Creating a Humane Culture in Mongolia
With nearly 5,000 Mongolian students trained on the Youth for Human Rights curriculum, Mongolia’s National Human Rights Commission plans countrywide implementation.
Although the Mongolia constitution guarantees many fundamental rights, and has as its goal a humane and civil society, according to the U.S. State Department Human Rights Report, the country suffers from human rights abuse including corruption, widespread domestic violence, police abuse of prisoners and detainees, arbitrary arrests, and human trafficking.
A young democracy, many Mongolians remain ignorant of their human rights a legacy of the country’s six decades as a satellite of the Soviet Union.
Students in Ulaanbaatar study the Youth for Human Rights curriculum, translated into Mongolian by the National Mongolian Human Rights Commission.
Scientologist and Youth for Human Rights International Ambassador Sandra Lucas became aware of these situations when she traveled to the country on business. But she learned that the government was committed to human rights education and bringing the culture closer to the vision of its constitution.
Lucas presented the Youth for Human Rights (YHR) educational initiative to the Program Director of the National Mongolian Human Rights Commission (NMHRC) who agreed that the program is vital to his country.
Youth under 18 comprise 45 percent of the Mongolian population, making schools the obvious starting point for the initiative. A memorandum of understanding was signed, and the NMHRC Director organized human rights training for 40 teachers and translated all YHR materials into Mongolian. A pilot program provided this human rights education to the students of 20 secondary schools in the capital of Ulaanbaatar.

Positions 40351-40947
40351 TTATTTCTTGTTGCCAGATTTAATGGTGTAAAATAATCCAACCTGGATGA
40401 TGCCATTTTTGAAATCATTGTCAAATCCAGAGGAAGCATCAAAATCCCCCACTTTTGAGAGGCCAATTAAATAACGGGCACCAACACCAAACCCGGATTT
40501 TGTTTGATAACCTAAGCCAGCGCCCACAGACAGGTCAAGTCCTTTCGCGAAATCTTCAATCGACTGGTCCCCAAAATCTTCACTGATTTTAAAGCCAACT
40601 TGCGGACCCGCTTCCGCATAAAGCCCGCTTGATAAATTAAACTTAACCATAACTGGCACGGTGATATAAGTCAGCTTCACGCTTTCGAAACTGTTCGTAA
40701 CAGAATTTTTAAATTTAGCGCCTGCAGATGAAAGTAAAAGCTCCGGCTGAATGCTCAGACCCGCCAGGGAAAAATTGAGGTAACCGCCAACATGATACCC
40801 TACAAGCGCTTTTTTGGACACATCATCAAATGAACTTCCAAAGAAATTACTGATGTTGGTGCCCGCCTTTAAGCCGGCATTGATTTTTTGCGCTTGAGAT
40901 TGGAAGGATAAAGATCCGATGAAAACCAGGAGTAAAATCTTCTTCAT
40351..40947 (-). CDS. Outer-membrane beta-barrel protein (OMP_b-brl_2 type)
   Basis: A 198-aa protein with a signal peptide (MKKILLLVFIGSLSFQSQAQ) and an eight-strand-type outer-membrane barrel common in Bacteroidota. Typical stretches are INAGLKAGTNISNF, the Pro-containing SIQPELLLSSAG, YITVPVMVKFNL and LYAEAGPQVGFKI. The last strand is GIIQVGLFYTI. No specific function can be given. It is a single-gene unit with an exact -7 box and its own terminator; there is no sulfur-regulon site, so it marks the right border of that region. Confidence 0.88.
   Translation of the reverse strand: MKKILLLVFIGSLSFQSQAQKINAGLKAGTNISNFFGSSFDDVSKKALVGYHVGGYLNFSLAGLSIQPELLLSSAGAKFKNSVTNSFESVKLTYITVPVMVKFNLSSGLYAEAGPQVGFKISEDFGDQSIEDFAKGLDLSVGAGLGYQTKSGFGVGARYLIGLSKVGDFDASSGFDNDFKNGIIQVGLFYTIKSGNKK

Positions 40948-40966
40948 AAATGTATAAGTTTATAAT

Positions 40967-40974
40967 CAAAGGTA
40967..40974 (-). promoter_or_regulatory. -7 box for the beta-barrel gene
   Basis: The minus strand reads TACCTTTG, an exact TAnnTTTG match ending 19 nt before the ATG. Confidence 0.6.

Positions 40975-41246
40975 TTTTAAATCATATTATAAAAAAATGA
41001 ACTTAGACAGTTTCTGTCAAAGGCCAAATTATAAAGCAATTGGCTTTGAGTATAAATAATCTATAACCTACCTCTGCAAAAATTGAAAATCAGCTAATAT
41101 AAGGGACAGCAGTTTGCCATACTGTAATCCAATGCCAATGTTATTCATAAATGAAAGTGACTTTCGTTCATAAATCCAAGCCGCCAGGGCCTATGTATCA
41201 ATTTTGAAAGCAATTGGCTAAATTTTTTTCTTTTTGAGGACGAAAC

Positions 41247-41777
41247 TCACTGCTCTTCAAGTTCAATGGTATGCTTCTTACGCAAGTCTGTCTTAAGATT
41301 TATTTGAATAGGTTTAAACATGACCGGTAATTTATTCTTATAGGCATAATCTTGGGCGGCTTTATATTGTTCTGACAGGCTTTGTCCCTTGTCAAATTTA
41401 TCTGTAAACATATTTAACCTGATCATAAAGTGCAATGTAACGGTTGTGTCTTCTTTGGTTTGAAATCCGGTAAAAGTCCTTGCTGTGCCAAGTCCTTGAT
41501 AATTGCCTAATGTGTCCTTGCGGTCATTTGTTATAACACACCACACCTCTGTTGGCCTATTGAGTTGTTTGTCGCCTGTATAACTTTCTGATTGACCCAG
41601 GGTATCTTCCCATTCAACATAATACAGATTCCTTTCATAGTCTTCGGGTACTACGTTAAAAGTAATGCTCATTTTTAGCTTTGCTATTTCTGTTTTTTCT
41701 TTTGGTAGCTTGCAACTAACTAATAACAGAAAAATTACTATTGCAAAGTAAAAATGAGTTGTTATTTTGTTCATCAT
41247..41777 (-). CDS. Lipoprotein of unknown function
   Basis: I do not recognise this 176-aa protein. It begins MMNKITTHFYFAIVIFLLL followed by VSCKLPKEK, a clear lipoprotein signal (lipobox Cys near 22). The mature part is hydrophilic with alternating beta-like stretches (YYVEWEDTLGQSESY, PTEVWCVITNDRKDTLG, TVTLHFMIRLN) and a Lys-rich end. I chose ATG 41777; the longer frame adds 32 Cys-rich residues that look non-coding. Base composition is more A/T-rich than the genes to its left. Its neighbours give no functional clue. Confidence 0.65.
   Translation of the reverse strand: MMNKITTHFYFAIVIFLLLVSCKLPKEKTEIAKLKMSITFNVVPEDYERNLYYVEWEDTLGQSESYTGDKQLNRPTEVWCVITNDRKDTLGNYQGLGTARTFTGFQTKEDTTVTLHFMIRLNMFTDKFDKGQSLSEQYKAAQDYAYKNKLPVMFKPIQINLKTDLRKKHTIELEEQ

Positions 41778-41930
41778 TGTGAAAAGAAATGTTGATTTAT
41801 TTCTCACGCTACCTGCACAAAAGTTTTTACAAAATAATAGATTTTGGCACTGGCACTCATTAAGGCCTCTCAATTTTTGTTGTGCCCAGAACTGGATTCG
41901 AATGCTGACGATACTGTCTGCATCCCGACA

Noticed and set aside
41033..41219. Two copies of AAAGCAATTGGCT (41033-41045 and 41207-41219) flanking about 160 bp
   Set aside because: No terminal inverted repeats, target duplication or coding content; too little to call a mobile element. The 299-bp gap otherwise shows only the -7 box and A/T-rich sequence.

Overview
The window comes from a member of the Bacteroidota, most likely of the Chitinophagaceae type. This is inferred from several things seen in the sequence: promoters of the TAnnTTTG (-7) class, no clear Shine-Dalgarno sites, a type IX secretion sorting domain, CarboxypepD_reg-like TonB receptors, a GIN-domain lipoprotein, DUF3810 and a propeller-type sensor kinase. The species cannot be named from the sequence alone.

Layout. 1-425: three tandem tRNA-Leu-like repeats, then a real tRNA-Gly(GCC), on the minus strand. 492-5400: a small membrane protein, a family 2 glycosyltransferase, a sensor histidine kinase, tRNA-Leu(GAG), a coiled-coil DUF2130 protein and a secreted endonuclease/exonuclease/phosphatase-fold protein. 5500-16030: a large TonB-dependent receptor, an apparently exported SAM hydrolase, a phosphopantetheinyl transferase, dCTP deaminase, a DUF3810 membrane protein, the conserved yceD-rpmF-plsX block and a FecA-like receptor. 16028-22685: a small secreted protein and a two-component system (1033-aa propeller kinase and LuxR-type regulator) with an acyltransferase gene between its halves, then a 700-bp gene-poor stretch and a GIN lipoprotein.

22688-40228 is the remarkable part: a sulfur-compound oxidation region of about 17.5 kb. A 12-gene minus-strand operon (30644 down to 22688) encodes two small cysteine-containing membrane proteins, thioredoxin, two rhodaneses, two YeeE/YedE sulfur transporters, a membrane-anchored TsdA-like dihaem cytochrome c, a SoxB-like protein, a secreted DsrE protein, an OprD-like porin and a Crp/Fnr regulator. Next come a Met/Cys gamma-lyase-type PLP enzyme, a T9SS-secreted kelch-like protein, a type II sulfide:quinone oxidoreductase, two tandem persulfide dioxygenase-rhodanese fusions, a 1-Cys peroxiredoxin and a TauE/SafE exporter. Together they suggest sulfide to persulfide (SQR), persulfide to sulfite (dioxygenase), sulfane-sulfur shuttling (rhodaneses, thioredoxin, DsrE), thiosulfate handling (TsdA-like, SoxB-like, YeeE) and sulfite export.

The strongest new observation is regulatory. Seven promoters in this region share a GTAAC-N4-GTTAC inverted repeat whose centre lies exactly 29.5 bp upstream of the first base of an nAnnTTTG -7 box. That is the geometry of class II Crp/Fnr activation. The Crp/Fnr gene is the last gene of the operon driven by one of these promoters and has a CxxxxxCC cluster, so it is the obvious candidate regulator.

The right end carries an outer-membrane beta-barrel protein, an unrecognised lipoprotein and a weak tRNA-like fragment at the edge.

Teachers incorporated the 30 human rights lessons into their history curricula. And the results were striking. In Secondary School No. 18, students decided to deliver human rights lessons to elementary school pupils and they educated families through door-to-door visits near Sükhbaatar Square. A private school started a human rights club and appointed ten young human advocates to train their peers.
All told, with 4,940 Mongolian students receiving YHR training through the three-year pilot, the program will soon be implemented in all Mongolian schools.
The Church of Scientology and Scientologists support United for Human Rights and its program for young people Youth for Human Rights, inspired by the principles expressed by Scientology Founder L. Ron Hubbard, who observed, “It is vital that all thinking men urge upon their governments sweeping reforms in the field of human rights.”
The Scientology religion was founded by author and philosopher L. Ron Hubbard. The first Church of Scientology was formed in Los Angeles in 1954 and the religion has expanded to more than 11,000 Churches, Missions and affiliated groups, with millions of members in 167 countries.
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